Using Amazon DynamoDb for IP and co-ordinate based geo-location services part 4: lng/lat range strategy


In the previous post we discussed our strategy to save the IP ranges in DynamoDb. We saw that it would be very inefficient to store the IPs as strings and run our queries based on some string manipulation. Instead we’ll store the IP ranges as lower and upper limit integers.

In this post we’ll discuss our strategy to save the longitude-latitude ranges for cities.

Lng/lat ranges

Let’s restate what we’d like to achieve. Given a longitude-latitude co-ordinate pair we’d like to find…:

  • …all “objects” within a certain radius of those coordinates
  • …or find the “object” that lies nearest to those coordinates

Actually those are much the same goals as we’ll see later. Here “object” can be anything: city, movie, restaurant etc. We’ll concentrate on cities as we said before.

Achieving these goals are mathematically quite challenging. We’re lucky again as these are not new problems and have been solved by others. We’ll use Amazon and Google components to format the data records and query the data set. The Amazon component requires a certain format so that it can run the searches. Each data record must have the following columns:

  • A column called “geoHash” of type Number: this is a large number that’s calculated based on the lng and lat values and is a result of come complex maths
  • A column called “hashKey” of type Number which is a short hash key generated from the geohash
  • A column called “geoJson” which will store the lng/lat pairs in a human readable JSON format
  • A column called “rangeKey” of type String which we can define but must be unique for each record. We’ll set it to an integer ID from 1 and increment it with every new record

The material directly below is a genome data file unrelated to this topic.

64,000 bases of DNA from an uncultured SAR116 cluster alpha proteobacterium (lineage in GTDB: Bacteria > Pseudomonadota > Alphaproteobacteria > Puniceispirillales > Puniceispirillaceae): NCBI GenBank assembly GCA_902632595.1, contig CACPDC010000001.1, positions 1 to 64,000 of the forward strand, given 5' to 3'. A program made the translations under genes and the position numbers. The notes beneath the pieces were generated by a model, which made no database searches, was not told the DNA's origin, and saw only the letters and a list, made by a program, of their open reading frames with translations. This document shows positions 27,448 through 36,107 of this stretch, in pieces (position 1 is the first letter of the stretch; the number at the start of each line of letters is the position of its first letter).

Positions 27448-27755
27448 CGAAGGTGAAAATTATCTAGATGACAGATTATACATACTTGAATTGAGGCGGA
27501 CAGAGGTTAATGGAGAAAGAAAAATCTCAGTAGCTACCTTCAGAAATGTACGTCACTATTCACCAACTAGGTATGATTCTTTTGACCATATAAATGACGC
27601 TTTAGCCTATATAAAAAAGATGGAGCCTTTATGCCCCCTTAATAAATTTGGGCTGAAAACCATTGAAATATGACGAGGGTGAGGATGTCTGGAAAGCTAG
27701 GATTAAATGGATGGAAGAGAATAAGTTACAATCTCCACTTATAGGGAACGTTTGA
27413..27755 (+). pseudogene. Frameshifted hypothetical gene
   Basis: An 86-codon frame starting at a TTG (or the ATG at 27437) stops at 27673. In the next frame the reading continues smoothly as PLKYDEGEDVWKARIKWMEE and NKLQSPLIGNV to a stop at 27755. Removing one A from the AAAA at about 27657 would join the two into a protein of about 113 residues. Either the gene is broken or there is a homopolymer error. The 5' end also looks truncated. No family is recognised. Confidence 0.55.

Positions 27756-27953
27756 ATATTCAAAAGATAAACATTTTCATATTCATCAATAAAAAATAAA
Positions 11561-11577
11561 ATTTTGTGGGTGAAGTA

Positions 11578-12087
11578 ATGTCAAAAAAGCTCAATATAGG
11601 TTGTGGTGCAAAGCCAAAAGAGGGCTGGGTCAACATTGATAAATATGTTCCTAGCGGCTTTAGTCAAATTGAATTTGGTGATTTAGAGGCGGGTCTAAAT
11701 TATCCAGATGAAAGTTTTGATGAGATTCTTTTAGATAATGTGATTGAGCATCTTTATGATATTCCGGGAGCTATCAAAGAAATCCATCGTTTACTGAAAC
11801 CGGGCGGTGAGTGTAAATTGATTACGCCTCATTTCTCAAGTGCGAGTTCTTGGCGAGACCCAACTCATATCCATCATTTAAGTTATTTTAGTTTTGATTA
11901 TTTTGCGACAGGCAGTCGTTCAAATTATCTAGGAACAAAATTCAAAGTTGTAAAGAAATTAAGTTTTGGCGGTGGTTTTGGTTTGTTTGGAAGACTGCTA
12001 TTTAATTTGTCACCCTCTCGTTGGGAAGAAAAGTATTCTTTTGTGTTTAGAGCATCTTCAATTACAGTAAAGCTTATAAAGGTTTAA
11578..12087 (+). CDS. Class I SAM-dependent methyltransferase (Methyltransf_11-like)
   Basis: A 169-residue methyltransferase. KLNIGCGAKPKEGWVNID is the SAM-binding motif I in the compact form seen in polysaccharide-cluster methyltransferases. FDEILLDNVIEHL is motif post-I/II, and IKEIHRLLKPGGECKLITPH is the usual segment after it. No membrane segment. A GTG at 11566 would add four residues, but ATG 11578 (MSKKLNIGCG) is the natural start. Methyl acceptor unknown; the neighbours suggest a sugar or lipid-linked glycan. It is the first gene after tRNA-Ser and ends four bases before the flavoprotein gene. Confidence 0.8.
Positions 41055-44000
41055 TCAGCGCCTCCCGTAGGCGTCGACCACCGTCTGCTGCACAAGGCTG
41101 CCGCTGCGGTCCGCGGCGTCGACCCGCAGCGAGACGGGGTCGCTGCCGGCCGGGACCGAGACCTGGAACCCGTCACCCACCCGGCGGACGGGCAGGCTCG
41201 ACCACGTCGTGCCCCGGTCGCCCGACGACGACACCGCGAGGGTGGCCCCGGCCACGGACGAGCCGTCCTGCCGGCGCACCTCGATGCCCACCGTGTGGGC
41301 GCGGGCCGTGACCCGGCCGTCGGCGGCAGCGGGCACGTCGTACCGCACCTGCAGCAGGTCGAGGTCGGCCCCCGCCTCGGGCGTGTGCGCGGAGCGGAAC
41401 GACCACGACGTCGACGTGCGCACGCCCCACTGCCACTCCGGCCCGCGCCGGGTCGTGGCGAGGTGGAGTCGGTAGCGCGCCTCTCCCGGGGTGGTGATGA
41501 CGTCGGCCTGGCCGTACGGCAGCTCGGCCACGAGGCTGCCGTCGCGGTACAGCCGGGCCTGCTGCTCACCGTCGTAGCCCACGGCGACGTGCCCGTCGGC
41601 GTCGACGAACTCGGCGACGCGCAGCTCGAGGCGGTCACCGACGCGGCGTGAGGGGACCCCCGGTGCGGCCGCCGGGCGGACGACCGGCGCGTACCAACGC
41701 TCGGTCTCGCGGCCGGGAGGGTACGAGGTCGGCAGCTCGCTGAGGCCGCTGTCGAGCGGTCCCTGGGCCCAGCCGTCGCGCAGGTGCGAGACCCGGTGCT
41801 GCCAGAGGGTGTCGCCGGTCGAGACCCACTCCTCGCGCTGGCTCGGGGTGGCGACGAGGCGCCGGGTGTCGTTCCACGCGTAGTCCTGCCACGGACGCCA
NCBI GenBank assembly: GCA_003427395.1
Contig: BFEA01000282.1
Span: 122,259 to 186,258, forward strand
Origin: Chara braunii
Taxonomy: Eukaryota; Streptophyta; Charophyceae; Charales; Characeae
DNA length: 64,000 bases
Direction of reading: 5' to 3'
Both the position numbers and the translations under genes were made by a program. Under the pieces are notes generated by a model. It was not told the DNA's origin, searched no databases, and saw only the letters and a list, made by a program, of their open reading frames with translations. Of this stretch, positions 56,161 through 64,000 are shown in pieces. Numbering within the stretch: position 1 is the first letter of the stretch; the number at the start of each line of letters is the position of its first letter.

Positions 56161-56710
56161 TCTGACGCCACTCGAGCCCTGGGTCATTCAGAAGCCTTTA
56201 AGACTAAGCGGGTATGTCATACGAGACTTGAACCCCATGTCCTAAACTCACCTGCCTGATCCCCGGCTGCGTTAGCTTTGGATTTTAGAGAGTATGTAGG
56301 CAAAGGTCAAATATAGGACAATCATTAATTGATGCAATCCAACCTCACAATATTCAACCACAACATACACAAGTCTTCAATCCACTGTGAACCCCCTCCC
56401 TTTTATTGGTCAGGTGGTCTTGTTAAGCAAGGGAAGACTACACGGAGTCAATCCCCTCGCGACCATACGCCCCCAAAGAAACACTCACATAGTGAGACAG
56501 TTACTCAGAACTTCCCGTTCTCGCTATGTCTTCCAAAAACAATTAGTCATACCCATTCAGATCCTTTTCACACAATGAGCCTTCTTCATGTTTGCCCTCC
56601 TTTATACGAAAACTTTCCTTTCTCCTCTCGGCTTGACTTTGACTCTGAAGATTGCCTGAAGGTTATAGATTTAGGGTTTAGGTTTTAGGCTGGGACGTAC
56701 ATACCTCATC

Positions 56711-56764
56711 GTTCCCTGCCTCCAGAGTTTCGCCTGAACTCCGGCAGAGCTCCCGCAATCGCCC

These are the obligatory columns for the AWS queries to work. It’s possible to add any other columns you need. We’ll only add one more and that will be the geoname ID so that we’ll be able to find the correct city in the Cities table.

Just to give you a teaser here’s a printout from DynamoDb about the table we’re going to build:

Geo lng lat ranges in DynamoDb


We have now discussed our strategy to build the IP and lng/lat range tables. We’ll eventually build 3 tables in DynamoDb:

  • One which holds the cities along with their geoname IDs
  • One which will hold the IP ranges and have reference to the cities table through the geoname ID
  • …and finally one that will store the longitude-latitude pairs with the same reference to the cities table

In the next post we’ll start building the IP range table.

View all posts related to Amazon Web Services and Big Data here.


About Andras Nemes
I'm a .NET/Java developer living and working in Stockholm, Sweden.

Leave a Reply

Fill in your details below or click an icon to log in: Logo

You are commenting using your account. Log Out /  Change )

Facebook photo

You are commenting using your Facebook account. Log Out /  Change )

Connecting to %s

Elliot Balynn's Blog

A directory of wonderful thoughts

Software Engineering

Web development

Disparate Opinions

Various tidbits

chsakell's Blog


Once Upon a Camayoc

Bite-size insight on Cyber Security for the not too technical.

%d bloggers like this: